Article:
It's Not Goodbye

September 1, 2016
Reading time: 2 minutes


Grief is an intense emotion. It stops us in our tracks. We all experience grief when we feel a loss and never is that loss felt more powerfully than when we lose a cherished loved one. A dear friend and dedicated teacher at The Kabbalah Centre, Shimon Sarfati, passed this week. My profound love and sympathy go to his wife Rachel and his children Yehuda, Esther, Miriam, Michael and David.


On Monday night, during his Zohar Connection Shimon said “There is a difference between being alive and living.” This is such a profound teaching and deeply touching to all who knew him. Shimon was an amazing teacher, his laughter and care for everyone he met were living principles of Kabbalah.


Kabbalists teach that this is a world of illusion, limitations, finality and doubt. Our physical existence, while tangible, is hidden from the spiritual realms. In essence, death is an illusion and exists only in this physical world. The soul never dies, only the body.

From Rav Berg’s Wheels of the Soul:


The soul lives eternally. Until we understand this, we are locked into a worldview that spans only 70 or 80 years and are prevented from embracing the universal consciousness that should really form the basis of our understanding.


We must look toward this vast metaphorical wheel, with souls studding its rim like stars on the edge of a galaxy … the wheel that is constantly turning. And with its motion, souls come and go in a cycle of birth, death, and rebirth.”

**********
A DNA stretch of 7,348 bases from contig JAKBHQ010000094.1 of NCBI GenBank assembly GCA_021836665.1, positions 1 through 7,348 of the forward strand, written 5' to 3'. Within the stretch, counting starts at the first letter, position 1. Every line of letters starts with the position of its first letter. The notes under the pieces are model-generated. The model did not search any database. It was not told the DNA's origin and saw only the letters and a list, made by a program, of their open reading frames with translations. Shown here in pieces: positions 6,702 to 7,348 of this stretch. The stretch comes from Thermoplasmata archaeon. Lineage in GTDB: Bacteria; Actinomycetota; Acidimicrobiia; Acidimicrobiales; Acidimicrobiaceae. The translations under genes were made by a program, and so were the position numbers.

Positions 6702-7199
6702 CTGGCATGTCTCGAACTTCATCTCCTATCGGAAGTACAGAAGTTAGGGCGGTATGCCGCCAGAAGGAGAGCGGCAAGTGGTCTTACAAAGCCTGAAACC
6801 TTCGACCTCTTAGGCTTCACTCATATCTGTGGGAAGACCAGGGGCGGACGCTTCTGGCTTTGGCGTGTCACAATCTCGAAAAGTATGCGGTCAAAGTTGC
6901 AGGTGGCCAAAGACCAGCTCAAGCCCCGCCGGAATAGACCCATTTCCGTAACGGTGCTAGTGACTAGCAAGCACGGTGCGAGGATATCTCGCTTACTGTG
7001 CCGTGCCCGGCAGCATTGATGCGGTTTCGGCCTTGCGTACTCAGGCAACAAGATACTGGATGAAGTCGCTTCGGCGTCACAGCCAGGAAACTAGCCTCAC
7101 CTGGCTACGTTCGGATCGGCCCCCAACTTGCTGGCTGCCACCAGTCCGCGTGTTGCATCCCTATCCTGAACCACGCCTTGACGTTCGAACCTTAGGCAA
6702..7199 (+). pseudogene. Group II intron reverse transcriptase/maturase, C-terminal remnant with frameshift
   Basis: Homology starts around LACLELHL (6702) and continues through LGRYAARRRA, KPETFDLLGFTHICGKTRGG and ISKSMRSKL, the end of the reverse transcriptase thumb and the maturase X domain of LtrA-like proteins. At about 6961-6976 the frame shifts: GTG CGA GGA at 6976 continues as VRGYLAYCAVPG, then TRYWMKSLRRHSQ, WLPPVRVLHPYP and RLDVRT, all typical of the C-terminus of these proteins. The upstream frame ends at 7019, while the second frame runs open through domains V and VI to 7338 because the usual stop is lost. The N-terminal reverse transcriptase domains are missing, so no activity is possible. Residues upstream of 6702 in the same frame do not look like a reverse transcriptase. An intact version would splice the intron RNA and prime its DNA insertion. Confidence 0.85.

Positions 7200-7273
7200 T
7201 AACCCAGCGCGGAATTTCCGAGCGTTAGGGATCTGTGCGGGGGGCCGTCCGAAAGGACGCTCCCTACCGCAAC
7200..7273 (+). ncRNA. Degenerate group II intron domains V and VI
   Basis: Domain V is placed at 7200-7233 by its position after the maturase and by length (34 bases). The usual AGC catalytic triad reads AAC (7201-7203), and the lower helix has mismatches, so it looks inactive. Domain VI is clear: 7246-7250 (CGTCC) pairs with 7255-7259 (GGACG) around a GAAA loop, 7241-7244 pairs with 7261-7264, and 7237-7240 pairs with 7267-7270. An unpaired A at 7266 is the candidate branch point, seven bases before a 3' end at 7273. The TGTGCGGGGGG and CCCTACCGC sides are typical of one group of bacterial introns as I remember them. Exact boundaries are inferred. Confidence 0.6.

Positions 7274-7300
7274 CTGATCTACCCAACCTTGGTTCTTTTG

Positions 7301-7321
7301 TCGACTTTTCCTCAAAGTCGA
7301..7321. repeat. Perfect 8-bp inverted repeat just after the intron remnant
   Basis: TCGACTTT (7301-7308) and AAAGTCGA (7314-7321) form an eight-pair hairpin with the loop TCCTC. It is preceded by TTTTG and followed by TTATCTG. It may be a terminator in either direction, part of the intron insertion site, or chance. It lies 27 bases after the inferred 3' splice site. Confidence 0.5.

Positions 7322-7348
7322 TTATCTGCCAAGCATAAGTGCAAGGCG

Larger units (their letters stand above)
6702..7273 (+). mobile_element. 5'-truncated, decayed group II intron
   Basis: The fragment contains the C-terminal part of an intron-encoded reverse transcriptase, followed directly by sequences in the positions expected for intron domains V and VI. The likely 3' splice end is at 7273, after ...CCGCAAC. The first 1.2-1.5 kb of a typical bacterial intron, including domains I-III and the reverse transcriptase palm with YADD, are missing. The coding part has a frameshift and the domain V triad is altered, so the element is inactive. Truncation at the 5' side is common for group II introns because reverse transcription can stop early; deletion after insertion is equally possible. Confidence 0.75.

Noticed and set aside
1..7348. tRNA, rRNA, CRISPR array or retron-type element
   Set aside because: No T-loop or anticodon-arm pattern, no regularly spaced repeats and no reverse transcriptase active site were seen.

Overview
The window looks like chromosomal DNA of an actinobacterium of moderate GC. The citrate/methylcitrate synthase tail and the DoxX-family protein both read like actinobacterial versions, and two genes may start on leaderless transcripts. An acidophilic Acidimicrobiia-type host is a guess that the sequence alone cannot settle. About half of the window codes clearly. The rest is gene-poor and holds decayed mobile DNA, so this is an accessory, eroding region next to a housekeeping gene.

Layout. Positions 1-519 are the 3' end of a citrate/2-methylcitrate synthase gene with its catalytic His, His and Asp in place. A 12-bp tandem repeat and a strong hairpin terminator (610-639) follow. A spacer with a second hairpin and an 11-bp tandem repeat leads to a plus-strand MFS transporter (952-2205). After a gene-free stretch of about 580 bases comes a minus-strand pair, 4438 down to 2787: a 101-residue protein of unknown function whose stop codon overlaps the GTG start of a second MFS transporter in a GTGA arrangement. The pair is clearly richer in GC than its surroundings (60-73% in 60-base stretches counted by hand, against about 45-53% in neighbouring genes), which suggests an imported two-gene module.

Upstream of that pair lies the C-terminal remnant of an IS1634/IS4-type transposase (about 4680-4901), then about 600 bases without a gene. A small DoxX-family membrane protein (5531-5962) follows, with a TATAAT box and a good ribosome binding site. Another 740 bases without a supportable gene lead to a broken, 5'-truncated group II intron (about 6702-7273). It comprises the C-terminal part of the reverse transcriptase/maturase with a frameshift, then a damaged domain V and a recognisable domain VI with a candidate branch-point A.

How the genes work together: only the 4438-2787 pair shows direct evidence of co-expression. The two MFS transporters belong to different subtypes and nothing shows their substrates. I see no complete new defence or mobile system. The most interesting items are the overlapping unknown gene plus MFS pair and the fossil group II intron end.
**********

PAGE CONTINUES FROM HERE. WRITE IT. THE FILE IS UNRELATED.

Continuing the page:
Kabbalah teaches that one purpose of our lives is to leave our baggage here. Any hatred for others, hatred for self, lack of certainty, lack of kindness, all of these negative human tendencies we are meant to overcome and not carry them back to the upper realms with our souls.


While we have certainty that the soul lives on, it in no way mitigates the intensity of our grief. It can however, propel us to a renewed dedication to life, a life of deeper gratitude, elevated consciousness and overwhelming kindness.


In closing, I’d like to share these words from Rav Berg,


“We must cast away all dissension and hatred and concentrate instead on the truly important tasks: bringing peace, eternal life, and resurrection of the dead to the world. Impatience and intolerance are our greatest enemies. Removing fragmentation from human experience requires abolishing hatred toward all those whose opinions differ from our own. Rather than feverishly attempting to impose our opinions on the world, it is better for us to join hands with people who think differently from us, and together bring blessing and benefit to all mankind.”- Days of Power, page 268



Thought Into Action

Death brings with it an overwhelming appreciation for life. We view our lives against the shadow of our loss and are overwhelmed with gratitude, not only for what we still have, but for the memories we will carry forever. Write down five things you are grateful for in your life and carry the list in your wallet so that you can look at it daily.


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